I thought I’d finished writing about Rigi and Co. I thought four books was enough. No. A short-story ambushed me during rehearsal last week. Here’s a tiny tidbit. It does contain two spoilers, so I’ll put it below the fold.
What happened to launch a story-attack was a song. The chorus is singing a choral arrangement of “Ashokan Farewell.” I had always thought this was a folk-song, but it was composed by Jay Unger for Ken Burns’s The Civil War. A few years later words were written for it. Ashokan, New York, was a small town that is now under the Ashokan Reservoir and that is near where the composer has a music camp. In the choral version it is pronounced “Ash OH ken.” It certainly has an American folk-music feel to it, with Southern Harmony/Sacred Harp harmonies in many instrumental versions I’ve heard.
We’ve been battling the notes thus far, and last week was the first time I really had enough brain free to follow the lyrics as well as the notes. Alas. My mind’s eye promptly locked onto a couple dancing to the tune. The couple was Aunt Kay and Uncle Eb. And story ensued.
I couldn’t find an adult choir recording. The lyrics really call for mature voices, not young ones, but that’s purely my opinion. Again, spoiler below the fold.
Last Friday my mind was in an odd place, given that the liturgical season is well away from the nativity. Today is the Feast of the Assumption, or Dormition*, when according to tradition the Virgin Mary was assumed into heaven. Yes, she died, but, eh, it’s complicated. There are some doctrines of the Roman Catholic and Orthodox churches that even I hesitate to comment on because of the depths of my ignorance, despite having read a great deal about them. But anyway… Continue reading
Monday night we got a good rain – steady, a little heavy at first then just long and steady, with very little wind. It overflowed the gutter and filled one cistern and boosted the other one, but didn’t flood much in my part of town. The clouds lingered almost until dawn.
And then the sun rose. A high layer of sheets of ice shifted from grey to soft pink, washing the sky. Lower clouds to the west blushed before darkening to near purple. Below the high pink, smaller, lower storm remnants glowed like gilded jewels, ruby in liquid gold settings, a scatter of gems against the rose-gold sky. The rose shifted again into soft gold but the rubies remained hanging above the fresh emerald world below.
The cool, sweet air smelled clean, looked clean, washed of dust and pollen. The world was alive with the morning, singing and pure, full of life and every good and glorious thing. Is it any wonder I broke out in song?
Samuel 23: 3-4 “The God of Israel said, the Rock of Israel spake to me, ‘He that ruleth over men must be just, ruling in the fear of God. 4And he shall be as the light of the morning, when the sun riseth, even a morning without clouds; as the tender grass springing out of the earth by clear shining after rain.’ ” (KJV)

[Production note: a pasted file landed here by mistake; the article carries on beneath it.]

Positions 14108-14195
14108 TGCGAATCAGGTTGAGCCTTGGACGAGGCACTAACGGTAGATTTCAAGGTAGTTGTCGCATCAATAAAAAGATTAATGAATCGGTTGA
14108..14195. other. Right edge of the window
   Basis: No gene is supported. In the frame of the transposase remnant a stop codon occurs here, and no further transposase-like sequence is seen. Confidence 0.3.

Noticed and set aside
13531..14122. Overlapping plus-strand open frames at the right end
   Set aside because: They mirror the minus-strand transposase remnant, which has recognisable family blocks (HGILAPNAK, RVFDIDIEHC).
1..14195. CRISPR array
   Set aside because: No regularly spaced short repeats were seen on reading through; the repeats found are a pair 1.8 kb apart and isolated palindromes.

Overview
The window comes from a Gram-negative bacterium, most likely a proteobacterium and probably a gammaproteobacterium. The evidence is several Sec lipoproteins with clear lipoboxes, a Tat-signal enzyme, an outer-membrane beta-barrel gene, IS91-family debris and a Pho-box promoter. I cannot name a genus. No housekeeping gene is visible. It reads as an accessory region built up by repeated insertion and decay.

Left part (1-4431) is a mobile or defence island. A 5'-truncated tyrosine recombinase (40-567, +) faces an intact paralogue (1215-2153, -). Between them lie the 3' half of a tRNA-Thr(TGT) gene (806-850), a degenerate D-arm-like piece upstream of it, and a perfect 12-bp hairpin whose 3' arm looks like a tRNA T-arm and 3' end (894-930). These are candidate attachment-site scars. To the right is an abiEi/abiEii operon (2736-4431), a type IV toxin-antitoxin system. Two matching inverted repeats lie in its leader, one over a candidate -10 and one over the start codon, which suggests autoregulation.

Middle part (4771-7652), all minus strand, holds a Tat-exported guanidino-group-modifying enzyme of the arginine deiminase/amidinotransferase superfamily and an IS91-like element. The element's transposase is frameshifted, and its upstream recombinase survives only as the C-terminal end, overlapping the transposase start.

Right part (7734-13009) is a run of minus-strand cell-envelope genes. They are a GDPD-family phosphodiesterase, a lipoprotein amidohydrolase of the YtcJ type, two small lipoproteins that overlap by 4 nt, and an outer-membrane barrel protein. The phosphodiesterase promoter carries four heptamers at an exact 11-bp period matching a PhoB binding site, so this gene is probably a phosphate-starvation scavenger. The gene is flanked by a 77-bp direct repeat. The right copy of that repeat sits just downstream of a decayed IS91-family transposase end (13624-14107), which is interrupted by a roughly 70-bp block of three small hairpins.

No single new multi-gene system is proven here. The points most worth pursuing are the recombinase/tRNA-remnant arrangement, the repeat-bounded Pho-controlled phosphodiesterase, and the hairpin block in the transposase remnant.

The second section at :50 – 2:20.
“Finlandia” is a tune most people probably recognize from hearing it as a hymn or as background music. It is melodic, slow, pleasing to the ear, and not difficult. The words most commonly used are “Be Still my Soul” or “This is my Song” one of the lowest-key “patriotic” hymns in the hymnals I’m familiar with. Most people assume it is one of the folk-tune hymns, arranged by Jan Sibelius. It has a rather more turbulent history. It was composed for a covert anti-Russian protest pageant. Continue reading
“America the Beautiful” is one of those songs that seems to keep changing. Here are the original words, which don’t always 1) fit the meter of the tune (“Materna”) and 2) include references I don’t think 99.9% of us including Yours Truly would get these days, and 3) are not really a mainstream-denomination hymn. Original poem (1893)
O beautiful for halcyon skies,
For amber waves of grain,
For purple mountain majesties
Above the enameled plain!
God shed His grace on thee,
Till souls wax fair as earth and air
And music-hearted sea!
It’s that time of the year, when the sound of John Phillip Sousa and Aaron Copeland and Tchaikovsky are heard through the land, and people who don’t normally like classical music all that much are thumbing through the TV listings in search of the Boston Pops or whoever else might be doing the “1812 Overture” with fireworks. And Lee Greenwood and a few other vocalists get more air-time than the other 361 days combined. Which led to some interesting thoughts about music. Continue reading
A minister I like has a saying that you need to be very careful about distinguishing the promptings of the Holy Spirit from the churnings of indigestion. I’m not certain if it is something from the Divine, or my family’s touch of Second Sight, or what, but there are times when I’ve gotten a very strong sense from outside of myself that I really, really do not want to do something or go somewhere, or take a certain route at that very moment. And there have been times when I’ve been pushed by that same sense to do something, usually something I’m not comfortable about but that turns out for the best. But there was one time I didn’t do what I was moved to do.
I had not thought about it for many years, until I was driving home from worship and turned on the radio. It was the last two verses of “Walking in Memphis.” I’m not sure why that took my memory back to that concert, unless it was because the narrator talks about going to a club and being asked to perform. The lady pianist “asked ‘Are you a Christian, Child’ and I said, ‘Ma’am, I am tonight’!” Continue reading